Maritime sector banks on EO to boost standards
Friday, 18 May 2012 | 11:00
The country's maritime sector is hopeful that Malacanang's remedy to loopholes in the industry's regulatory
framework would result in safer seas and better training for local seafarers.
In an interview last weekend, industry veteran Atty. Iris Baguilat expressed optimism over Executive Order No. 75, designating the Maritime Industry Authority (Marina) as the lead agency for the implementation of standards of training, certification, and watch-keeping (STCW) for seafarers.
Baguilat currently chairs the congressional technical working group that is helping form a new Maritime Code for the country.
"Hopefully, it is a step in the right direction toward a more responsive, efficient and better-coordinated maritime administration," she said.
Her statements come as the country waits for the results of the European Maritime Safety Administration's (EMSA) recent audit of the Philippines. A negative recommendation may lead to a decision by the European Commission (EC) to ban Philippine-trained seafarers from European Union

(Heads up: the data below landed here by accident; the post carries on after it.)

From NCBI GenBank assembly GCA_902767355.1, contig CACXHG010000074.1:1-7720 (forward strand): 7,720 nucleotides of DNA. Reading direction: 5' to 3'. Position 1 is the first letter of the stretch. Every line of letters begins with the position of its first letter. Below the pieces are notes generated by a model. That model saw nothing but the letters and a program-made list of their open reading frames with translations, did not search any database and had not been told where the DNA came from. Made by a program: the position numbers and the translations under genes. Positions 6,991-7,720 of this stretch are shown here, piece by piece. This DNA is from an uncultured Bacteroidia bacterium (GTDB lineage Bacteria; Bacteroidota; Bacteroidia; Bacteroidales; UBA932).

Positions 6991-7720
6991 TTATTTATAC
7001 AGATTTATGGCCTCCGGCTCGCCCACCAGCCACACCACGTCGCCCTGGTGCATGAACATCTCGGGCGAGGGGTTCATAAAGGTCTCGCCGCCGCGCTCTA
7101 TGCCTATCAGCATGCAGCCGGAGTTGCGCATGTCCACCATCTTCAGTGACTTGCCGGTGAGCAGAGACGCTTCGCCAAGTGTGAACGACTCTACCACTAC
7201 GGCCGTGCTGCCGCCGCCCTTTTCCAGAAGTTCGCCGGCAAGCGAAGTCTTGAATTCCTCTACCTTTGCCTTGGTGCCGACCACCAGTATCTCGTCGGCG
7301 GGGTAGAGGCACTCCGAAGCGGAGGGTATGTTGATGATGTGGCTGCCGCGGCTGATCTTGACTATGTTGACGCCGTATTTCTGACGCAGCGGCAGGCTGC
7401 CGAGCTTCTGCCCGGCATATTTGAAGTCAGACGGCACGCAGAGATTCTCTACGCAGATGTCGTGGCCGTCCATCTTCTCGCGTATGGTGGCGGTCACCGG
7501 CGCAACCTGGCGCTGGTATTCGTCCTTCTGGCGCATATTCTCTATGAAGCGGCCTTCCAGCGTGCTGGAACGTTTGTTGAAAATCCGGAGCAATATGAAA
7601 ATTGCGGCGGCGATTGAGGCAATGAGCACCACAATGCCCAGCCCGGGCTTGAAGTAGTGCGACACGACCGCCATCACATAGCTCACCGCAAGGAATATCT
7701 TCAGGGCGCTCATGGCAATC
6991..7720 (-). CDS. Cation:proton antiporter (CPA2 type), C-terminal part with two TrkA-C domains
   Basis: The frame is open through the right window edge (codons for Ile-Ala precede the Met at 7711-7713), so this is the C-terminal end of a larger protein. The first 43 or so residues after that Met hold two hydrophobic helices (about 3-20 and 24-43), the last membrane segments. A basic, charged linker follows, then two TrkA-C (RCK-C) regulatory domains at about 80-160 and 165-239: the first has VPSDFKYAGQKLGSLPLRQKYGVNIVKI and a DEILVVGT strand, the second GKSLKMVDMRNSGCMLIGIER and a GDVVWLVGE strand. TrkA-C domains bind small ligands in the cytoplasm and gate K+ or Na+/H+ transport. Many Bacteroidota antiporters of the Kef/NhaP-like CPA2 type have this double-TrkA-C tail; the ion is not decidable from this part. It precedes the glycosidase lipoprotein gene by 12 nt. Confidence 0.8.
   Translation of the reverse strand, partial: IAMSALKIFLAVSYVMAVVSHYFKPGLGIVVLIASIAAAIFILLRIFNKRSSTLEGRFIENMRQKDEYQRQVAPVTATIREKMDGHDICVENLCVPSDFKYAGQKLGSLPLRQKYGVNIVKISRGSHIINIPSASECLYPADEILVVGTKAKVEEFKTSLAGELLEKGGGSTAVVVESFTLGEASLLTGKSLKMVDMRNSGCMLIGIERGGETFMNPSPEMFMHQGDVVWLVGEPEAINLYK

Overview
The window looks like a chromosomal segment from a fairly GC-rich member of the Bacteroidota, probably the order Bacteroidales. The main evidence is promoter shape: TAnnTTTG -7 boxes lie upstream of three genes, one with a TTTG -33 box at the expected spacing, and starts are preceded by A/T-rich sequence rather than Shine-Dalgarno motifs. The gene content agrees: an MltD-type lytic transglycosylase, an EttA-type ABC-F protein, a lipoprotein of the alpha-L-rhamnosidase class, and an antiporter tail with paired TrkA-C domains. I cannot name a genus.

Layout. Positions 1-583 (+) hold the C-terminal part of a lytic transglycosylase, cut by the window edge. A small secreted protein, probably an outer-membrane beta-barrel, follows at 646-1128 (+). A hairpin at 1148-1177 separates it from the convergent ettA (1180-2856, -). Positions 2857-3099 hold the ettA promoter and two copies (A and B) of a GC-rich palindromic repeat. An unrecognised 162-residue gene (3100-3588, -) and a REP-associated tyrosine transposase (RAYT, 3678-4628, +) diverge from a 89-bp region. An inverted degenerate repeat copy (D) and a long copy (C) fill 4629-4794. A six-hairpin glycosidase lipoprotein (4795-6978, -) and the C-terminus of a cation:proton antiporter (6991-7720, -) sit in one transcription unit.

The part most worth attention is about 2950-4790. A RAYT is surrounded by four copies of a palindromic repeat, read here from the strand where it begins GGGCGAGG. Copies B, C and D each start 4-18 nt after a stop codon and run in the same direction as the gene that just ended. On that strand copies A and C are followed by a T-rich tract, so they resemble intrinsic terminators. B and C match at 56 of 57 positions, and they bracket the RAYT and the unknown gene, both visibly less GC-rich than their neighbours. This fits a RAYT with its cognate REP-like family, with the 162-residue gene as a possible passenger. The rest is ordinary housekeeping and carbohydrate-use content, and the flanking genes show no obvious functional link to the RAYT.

Last year, EMSA noted several deficiencies in the country's maritime regulatory framework, focusing mainly on the quality of training of Filipino seafarers. The agency noted a rise in substandard training schools that churn out poorly trained graduates.
EMSA gave the Philippines a year to address the STCW deficiencies. Failure to comply with its prescribed remedies could lead to a ban on Filipino seafarers, EMSA earlier warned.
Designating the Marina as the sole agency for the administration of international STCW standards is seen addressing problems in the regulatory structure for seafarer training, often described as "fragmented."
The concerns raised by EMSA are among the problem areas that the new Maritime Code-being pushed by Ifugao Representative Teodoro Baguilat, a member of the House Transportation Committee in Congress-tries to address.
Sought for comment, the lawmaker said the committee was working hard to make sure that the Maritime Code would be passed before Congress goes on break for the campaign season ahead of next year's polls.
Philippine Regulatory Commission (PRC) Assistant Commissioner Aristogerson Gesmundo said the government expects the EC to make its decision in two months.
But he said that regardless of what the EMSA says, Filipino seafarers were still among the best in the world.
"It's unfair to say that Filipino seafarer training is not good. There's a reason we are the biggest supplier of maritime labor in the world. It's because we are better than the rest of the world," he said in an interview.
He noted that of the 95 training schools in the country, the PRC found that only three were not compliant with baseline international standards.
Source: Business Inquirer
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